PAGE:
When you’re diagnosed with a chronic illness you go through a mourning. You mourn the loss of the life you used to have and you mourn the loss of the life you planned on having.
Prior to the diagnosis you hold out hope that whatever this is that’s plaguing your body, and your life, is going to get fixed. Whether it’s with a pill, some sort of physical therapy or whatever the doctors need you to do – life will resume as it once was, right? Then you sit there and hear a few new medical terms and receive a new title that you never planned for and certainly never wanted.
You leave the office that day different than when you walked in.
This initial feeling is called grief. Grief eventually subsides. If six months later you’re functioning better, but still feel sad, it’s probably safe to say it is grief.
If you experience this grief and six months later you find you can barely function at all you’re probably facing depression. A depression that was triggered by the grief that comes from a life changed by chronic illness.
I urge you to talk to your doctor about your feelings. I know it’s so much easier to talk about symptoms of the illness but we seem to clam up when it comes to talking about our feelings. Your doctor will have the knowledge needed to determine the depth of the depression and a course of treatment.
You’re not alone!
Chronic illness triggers depression
It is estimated that one-third of patients with a chronic illness also receive another diagnosis of a mood disorder such as anxiety or depression.
When we’re in the midst of our dark days we know our thoughts aren’t right. We know we have so much to be thankful for and that so many have it far worse than we do. But we’re paralyzed. It holds a tight grip on our soul that we can’t seem to reason ourselves out of. We feel guilty that we’re not happy. We feel that this overwhelming depression is a slap in the face to God. After everything we’ve received from Him, we chide ourselves on what we feel is a lack of gratitude.
I think that’s why we all too often remain silent. When we know the thoughts in our head aren’t “right”, how are we suppose to express that to someone else and have them understand.
For some, the fall into depression is a slow fade. It starts with turning down an invitation to dinner with friends. You’re not sure why, but you just don’t feel up to it. Then you drop out of some activity you’ve participated in for years. Again, you don’t know why, but there just isn’t pleasure in it anymore.
For a while you’re able to pull it off at work or other situations where you’re surrounded by others. Eventually the thought of fixing yourself dinner seems too lofty of a goal.
I heard a Ted Talk on depression and the speaker said that he used to think depression was treatable with a few choice drugs and psychotherapy and everything else was nonsense. After all, if you have brain cancer and you say that standing on your head for 20 minutes a day makes you feel better, it doesn’t change the fact that you still have brain cancer. But when you’re depressed and you say that standing on your head for 20 minutes a day makes you feel better then you just might have found a viable treatment. Depression is a disease of how you feel and if you’re feeling better you’re not effectively depressed anymore.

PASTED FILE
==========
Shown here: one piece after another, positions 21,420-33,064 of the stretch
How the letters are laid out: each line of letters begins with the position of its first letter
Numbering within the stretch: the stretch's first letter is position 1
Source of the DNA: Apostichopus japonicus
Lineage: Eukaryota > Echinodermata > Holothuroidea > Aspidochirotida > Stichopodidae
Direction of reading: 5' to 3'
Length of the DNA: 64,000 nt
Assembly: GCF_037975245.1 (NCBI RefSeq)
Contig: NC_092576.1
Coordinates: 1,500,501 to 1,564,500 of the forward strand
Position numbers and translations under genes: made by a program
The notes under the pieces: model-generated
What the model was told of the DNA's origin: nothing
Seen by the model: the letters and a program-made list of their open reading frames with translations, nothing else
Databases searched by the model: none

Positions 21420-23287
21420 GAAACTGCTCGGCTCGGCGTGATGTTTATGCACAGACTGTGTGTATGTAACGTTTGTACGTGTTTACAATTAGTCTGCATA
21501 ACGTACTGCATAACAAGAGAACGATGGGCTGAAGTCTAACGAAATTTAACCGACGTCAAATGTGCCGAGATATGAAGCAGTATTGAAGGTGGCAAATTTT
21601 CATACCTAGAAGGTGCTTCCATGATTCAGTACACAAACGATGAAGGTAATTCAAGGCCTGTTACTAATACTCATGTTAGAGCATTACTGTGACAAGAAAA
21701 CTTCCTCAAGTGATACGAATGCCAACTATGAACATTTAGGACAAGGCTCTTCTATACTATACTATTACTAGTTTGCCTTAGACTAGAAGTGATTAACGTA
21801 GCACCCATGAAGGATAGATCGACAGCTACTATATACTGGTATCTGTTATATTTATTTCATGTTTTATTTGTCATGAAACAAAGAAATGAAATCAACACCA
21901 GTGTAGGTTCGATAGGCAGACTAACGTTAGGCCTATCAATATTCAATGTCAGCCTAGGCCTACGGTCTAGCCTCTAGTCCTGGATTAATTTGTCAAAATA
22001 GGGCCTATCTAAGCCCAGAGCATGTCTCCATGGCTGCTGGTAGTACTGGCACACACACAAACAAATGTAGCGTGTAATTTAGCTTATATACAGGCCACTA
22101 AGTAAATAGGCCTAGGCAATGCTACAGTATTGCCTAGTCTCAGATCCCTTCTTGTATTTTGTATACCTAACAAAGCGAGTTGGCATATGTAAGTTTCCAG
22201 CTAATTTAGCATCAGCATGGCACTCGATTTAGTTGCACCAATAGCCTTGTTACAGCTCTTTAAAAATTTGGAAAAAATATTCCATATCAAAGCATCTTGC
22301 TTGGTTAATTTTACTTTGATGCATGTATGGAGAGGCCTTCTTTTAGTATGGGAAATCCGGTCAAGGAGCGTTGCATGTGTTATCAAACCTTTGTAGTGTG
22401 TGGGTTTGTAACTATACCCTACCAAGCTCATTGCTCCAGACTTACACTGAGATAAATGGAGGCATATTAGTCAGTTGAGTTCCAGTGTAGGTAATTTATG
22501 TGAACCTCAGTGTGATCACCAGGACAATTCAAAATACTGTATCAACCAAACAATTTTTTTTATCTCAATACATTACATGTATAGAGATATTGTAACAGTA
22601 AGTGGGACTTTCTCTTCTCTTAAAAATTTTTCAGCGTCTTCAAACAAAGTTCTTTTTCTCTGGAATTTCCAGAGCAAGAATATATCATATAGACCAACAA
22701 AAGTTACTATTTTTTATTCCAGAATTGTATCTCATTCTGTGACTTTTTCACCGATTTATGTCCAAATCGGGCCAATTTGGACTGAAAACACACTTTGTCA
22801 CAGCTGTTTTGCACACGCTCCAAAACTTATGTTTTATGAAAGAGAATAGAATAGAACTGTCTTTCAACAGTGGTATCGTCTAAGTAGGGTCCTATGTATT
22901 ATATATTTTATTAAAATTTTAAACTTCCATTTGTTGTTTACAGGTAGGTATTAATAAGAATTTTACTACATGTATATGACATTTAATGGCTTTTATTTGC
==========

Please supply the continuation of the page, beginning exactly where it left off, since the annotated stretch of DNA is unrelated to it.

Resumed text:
So how do you find what makes you feel better? Here are a few tips…..
- Make it a daily practice to be in the word of God. Read through the Psalms. These are actually songs of praise and desperate cries to the Lord. You’ll find you can relate to quite a few!
- Don’t overwhelm yourself by taking on too much at one time. Focus on one thing that helps the way you feel. Write it down and return to that again and again.
- If you find some solace in reading, pick up a book and lose yourself in the story. Read a little every day.
- Eliminate the negative. Stay away from negative television such as crime dramas. Keep your tv shows light and comedic. Do the same for books and music.
- Think of something that used to make you happy before you became ill. Did you like to hike? You may not be able to take long hikes now, but try getting outside and walk around your block or just sit on your porch. Part of what you liked about hiking was being outside. Try to find some part of lost activities that you can still do.
- Try a new hobby. Have you always thought about making jewelery or painting but never took the time. Now that you find yourself with more down time experiment with something new.
- Help others by volunteering. When you put the focus on those less fortunate than yourself it actually helps you feel better about your own situation.
- Find someone you can confide in like your doctor, a therapist, friend or pastor. Meet with them regularly. Talking things through with another person that won’t criticize or diminish your feelings can help you see things in their proper perspective.
What types of activities do you use to fight off the dark depression that often accompanies your chronic illness? Please share with us in the comments below. You may spark an idea for someone else who desperately needs some suggestions for the battle they’re in.
4 part series on mental health and chronic illness
Part 1 – The vicious cycle of rumination
Part 2 – When loneliness joins your chronic illness
Part 3 – The battle between chronic illness and self-esteem